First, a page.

Month: June 2011

Why are there so few old trees in Tokyo?


Many parts of Tokyo seem perversely devoid of tree canopy. That’s why I was thrilled to see this very public sign on a chestnut tree (shiinoki or シイノキ) in Shibuya ward. The tree sits at the back of the Naganuma School for Japanese study, in an area where large office buildings and residences are still being constructed. In almost every urban construction site, the prior landscape is scraped.

I am not sure how much protection this sign offers the tree, but it’s good to know that the city is aware of the value of mature trees, and that passers-by will see the sign and wonder where the other trees went.

Temple entrance beckons at twilight


Visiting a nearby gallery, I wanted to show my friend the Gokokuji temple, just past the station. It was more magical and quiet than I had remembered. I love the long climb up the hill, and how the landscape frames the entrance gate, which in turn further frames the landscape.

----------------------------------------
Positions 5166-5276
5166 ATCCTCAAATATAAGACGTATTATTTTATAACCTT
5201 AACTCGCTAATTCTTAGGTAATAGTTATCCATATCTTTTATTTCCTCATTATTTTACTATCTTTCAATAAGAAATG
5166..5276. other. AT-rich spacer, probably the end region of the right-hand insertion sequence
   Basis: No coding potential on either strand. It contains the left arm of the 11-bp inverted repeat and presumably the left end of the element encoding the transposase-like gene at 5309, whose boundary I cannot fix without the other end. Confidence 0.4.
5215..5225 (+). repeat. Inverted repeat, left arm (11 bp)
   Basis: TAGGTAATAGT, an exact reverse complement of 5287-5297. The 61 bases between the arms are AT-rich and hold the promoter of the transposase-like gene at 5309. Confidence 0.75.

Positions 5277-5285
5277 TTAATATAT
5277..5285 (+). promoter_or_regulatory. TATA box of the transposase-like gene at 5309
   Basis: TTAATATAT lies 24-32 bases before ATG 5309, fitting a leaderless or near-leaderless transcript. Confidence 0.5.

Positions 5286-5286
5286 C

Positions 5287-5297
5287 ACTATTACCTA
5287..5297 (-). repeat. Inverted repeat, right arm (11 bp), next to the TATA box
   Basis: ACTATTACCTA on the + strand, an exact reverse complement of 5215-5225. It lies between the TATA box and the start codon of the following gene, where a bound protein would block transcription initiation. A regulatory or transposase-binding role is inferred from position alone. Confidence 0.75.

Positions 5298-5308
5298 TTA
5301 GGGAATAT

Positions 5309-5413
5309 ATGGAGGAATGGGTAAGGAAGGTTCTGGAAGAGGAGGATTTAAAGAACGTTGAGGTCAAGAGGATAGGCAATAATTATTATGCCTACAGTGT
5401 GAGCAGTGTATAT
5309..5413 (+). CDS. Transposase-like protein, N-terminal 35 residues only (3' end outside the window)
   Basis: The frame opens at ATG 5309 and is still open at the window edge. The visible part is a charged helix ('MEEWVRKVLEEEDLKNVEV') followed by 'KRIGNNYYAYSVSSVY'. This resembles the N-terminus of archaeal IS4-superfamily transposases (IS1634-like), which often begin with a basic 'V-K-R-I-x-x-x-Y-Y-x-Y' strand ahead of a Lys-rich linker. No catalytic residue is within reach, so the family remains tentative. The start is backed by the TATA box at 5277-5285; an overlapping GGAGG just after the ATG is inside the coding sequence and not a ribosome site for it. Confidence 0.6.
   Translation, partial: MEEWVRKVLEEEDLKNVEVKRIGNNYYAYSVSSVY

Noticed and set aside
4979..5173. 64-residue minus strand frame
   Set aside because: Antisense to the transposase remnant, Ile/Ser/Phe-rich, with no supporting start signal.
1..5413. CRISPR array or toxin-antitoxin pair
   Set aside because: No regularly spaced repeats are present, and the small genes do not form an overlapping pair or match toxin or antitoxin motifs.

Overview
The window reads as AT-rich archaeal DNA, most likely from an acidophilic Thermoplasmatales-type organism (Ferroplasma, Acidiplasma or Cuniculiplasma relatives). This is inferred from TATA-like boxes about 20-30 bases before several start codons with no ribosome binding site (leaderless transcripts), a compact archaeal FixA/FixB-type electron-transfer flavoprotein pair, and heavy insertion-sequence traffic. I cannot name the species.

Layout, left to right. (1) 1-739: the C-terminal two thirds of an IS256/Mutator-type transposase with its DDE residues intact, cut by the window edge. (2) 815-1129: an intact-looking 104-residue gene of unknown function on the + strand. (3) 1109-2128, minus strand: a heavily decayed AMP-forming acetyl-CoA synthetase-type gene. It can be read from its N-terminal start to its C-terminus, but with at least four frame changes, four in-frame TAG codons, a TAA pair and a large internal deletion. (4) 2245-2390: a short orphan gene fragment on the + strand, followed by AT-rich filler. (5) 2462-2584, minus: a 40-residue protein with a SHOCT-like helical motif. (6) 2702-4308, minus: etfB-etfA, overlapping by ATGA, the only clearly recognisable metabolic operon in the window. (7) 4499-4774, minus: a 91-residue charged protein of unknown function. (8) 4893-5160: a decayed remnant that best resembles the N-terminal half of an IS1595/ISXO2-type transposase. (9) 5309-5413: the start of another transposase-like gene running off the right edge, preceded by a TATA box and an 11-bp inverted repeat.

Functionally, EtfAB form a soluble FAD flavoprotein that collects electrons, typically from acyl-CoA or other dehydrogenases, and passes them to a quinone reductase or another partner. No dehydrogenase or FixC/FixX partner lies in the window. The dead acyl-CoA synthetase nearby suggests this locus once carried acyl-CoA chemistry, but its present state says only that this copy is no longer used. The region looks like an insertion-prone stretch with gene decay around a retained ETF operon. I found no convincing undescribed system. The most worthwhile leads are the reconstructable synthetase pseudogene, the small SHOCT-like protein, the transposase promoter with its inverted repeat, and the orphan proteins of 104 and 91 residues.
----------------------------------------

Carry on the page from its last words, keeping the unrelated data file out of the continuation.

“It was always a lie,” an anti-nuclear protest song by Kazuyoshi Saito

斉藤和義 (@kazuyoshi_saitoの『ずっとウソだった』という歌は反原発への感情を表しています。

Kazuyoshi Saito (斉藤和義) turned his commercial song for Shiseido cosmetics, a love ballad “I always liked you,”  into an anti-nuclear song, “It was always a lie” (ずっとウソだった). I like the simplicity of the web video mixed with his scathing protest message.

Decades of propaganda convinced many Japanese that nuclear power was safe. There were even special programs aimed at persuading young mothers that it was OK to live near a nuclear plant. Recent street protests in Tokyo and online media challenge a decades-old consensus between corporations, governments, and university researchers.

I am moved by the mix of outrage and rebellion.


















I found the lyrics translated into English online, but I’ll try to improve the translation later:

“You have been telling a lie”

When we walk around this country,
we can find 54 Nuke power plants

My text book and CM always told me,
“It’s SAFE”

You have been telling a lie,
then your excuse is just “UNEXPECTED”
I remember the clear sky,
but now, it turns black rain

You’ve been telling a lie,